Remarks at the Welcoming Ceremony for King Juan Carlos I of Spain

October 13, 1981

The President. Your Majesty, it gives me great pleasure to welcome you and Queen Sophia to the United States. We welcome you as monarch of Spain and as a champion of democracy.

Yesterday, we celebrated Columbus Day. Some 489 years ago, three ships sailing under the Spanish flag and commissioned by King Ferdinand and Queen Isabella made a discovery that irreversibly altered the course of history and marked the emergence of Spain as a world power. It's fitting that one who traces his lineage to Ferdinand and Isabella now leads Spain into a new era of democracy and freedom. We applaud the sensible path toward political liberty that you've chosen and the skill, and if I may add, personal courage, that you've demonstrated in reaching your goal.

On July 1st, I met with your Foreign Minister, Jose Pedro Perez Llorca, and he emphasized that Spain is moving toward joining the major European institutions. This, too, we applaud. We look forward to Spain's complete integration into the Western community of nations. Already, the Spanish Government is playing a leading role in the struggle to combat terrorism on the European continent. Such initiative is well-appreciated here.

Spain's growing presence cannot help but strengthen the bond that exists between our two people. Americans will never forget the all important assistance Spain was during our struggle for independence and freedom.

So now, when we offer the Spanish people our hands and our hearts, we do so out of gratitude for all that Spain has done for us. Those of us from the Western United States understand perhaps more than other Americans the magnitude of Spain's contribution. Spaniards explored the length and breadth of the Southern and Western United States, settling or passing through 16 of the present States of the Union. My own California is a wonderful example of Spain's lasting cultural gift. Catholic missions still stand in testimony to this magnificent cultural and spiritual contribution to the world. Spanish architecture is everywhere, and California's constitution was written in two languages -- Spanish and English.

At my first inauguration as Governor of California, I took the oath of office with my hand on a Bible brought to California by Father Junipero Serra, a Spaniard whose unselfish devotion to God is an inspiration to all Americans. These things and our many citizens whose family trees are rooted in Spain have had a major impact on the American character.

In 1883, one of our great poets, Walt Whitman, commented on Hispanic traits and the American identity. He said, ``No stock shows a grander historic retrospect -- grander in religiousness and loyalty, or for patriotism, courage, decorum, gravity, and honor.''

Well, today we know that the traits Walt Whitman described a century ago well characterize the leadership of King Juan Carlos. We welcome you, Your Majesties, and are grateful for your dedication to your country and to your ideals. You have the admiration and respect of the American people, and you honor us with your visit.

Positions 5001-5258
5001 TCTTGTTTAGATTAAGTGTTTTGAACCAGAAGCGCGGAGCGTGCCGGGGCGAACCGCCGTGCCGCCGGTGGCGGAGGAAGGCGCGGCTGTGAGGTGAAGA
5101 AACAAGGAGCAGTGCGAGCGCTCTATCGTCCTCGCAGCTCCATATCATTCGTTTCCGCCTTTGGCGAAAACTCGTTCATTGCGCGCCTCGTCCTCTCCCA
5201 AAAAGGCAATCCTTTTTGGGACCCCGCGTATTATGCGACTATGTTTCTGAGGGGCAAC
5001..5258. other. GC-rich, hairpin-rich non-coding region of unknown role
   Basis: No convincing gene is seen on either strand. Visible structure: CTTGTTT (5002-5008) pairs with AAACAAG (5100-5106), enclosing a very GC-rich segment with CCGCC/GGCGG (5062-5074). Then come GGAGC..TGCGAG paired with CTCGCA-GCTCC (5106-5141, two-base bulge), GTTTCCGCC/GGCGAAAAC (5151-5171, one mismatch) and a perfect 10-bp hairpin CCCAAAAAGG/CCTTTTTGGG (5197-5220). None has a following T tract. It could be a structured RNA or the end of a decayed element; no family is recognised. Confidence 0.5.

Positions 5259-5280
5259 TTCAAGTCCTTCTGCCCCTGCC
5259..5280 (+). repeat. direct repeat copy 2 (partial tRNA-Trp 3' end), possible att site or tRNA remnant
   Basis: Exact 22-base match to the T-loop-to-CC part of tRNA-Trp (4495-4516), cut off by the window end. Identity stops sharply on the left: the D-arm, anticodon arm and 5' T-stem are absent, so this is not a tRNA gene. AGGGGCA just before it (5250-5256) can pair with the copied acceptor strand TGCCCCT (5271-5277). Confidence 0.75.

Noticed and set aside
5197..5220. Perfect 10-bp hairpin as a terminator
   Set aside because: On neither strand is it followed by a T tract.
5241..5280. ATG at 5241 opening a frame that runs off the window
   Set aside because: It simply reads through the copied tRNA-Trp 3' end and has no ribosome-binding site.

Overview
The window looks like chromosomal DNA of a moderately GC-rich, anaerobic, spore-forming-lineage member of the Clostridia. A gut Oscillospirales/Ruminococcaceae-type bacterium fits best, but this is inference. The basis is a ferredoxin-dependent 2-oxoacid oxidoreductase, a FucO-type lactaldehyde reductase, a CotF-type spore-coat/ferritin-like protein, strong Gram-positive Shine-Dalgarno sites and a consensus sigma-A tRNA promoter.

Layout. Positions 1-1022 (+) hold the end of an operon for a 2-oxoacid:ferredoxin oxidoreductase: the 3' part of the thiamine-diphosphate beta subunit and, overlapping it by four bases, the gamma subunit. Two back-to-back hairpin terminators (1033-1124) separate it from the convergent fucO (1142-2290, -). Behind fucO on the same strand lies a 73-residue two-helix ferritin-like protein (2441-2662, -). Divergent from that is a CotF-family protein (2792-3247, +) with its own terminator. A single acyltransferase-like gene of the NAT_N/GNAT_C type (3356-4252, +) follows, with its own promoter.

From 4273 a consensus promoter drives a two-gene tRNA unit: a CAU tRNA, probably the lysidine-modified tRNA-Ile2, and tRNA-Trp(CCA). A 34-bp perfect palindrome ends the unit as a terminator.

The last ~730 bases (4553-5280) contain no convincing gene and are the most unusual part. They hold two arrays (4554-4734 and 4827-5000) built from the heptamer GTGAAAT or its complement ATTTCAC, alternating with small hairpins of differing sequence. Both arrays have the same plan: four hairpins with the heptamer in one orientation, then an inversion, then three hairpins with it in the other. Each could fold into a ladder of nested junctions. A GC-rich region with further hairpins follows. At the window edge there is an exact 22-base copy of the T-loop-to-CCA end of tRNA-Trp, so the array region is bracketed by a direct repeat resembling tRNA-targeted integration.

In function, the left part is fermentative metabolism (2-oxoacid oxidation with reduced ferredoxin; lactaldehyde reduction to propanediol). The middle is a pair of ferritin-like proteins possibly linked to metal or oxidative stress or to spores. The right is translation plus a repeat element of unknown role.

The King. Mr. President, the Queen and I offer our sincere thanks for your very warm greetings. It has given us great pleasure to be able to accept your most kind invitation and to be here today in your great country.

We officially begin our visit at this ceremony with our hearts and spirits working towards the pleasant task of bringing our peoples and our two countries together in a felicitous and productive cooperation based on our common interests and goals.

From the vantage points afforded us by our respective national characteristics and destinies, we are witnessing an increasingly closer weave in the fabric of our relationship -- a relationship whose goal is the progress and well-being of our people within the global context of the noble principles of peace, understanding, freedom, and prosperity for all mankind.

We also wish at this time to express to the American people the Spanish people's message of sincere friendship. Mr. President, for the world and for my country, you embody the great American democracy which during its two centuries of existence, in times of peace as well as times of hardship, has succeeded in defending and upholding the timeless values of justice and the dignity of man.

In this task, you will always have the understanding and support of my country, which with its new democratic vitality, with faith and hope, has set out upon the path leading to full integration in the Western World to which it belongs.

Mr. President, here at the portico of the White House, whose architecture reflects the austere solemnity, the traditional virtue of the pioneers who founded the American nation, the Queen and I thank you and Mrs. Reagan for your cordial welcome.

Note: The President spoke at 10:12 a.m. on the South Lawn of the White House, where King Juan Carlos and Queen Sophia were given a formal welcome with full military honors.

Following the ceremony, the President and the King met in the Oval Office. Also present at that meeting were Secretary of State Alexander M. Haig, Jr., Assistant to the President for National Security Affairs Richard V. Allen, and Terence A. Todman, U.S. Ambassador to Spain, and, on the Spanish side, Foreign Minister Jose Pedro Perez Llorca, General Sabino Fernandos Campo, Secretary General of the Palace, Jorge del Pino, Director General for U.S. and Pacific Affairs, and Jose Llado, Spanish Ambassador to the United States. President Reagan and King Juan Carlos were then joined by an expanded group of their advisers for a second meeting in the Cabinet Room.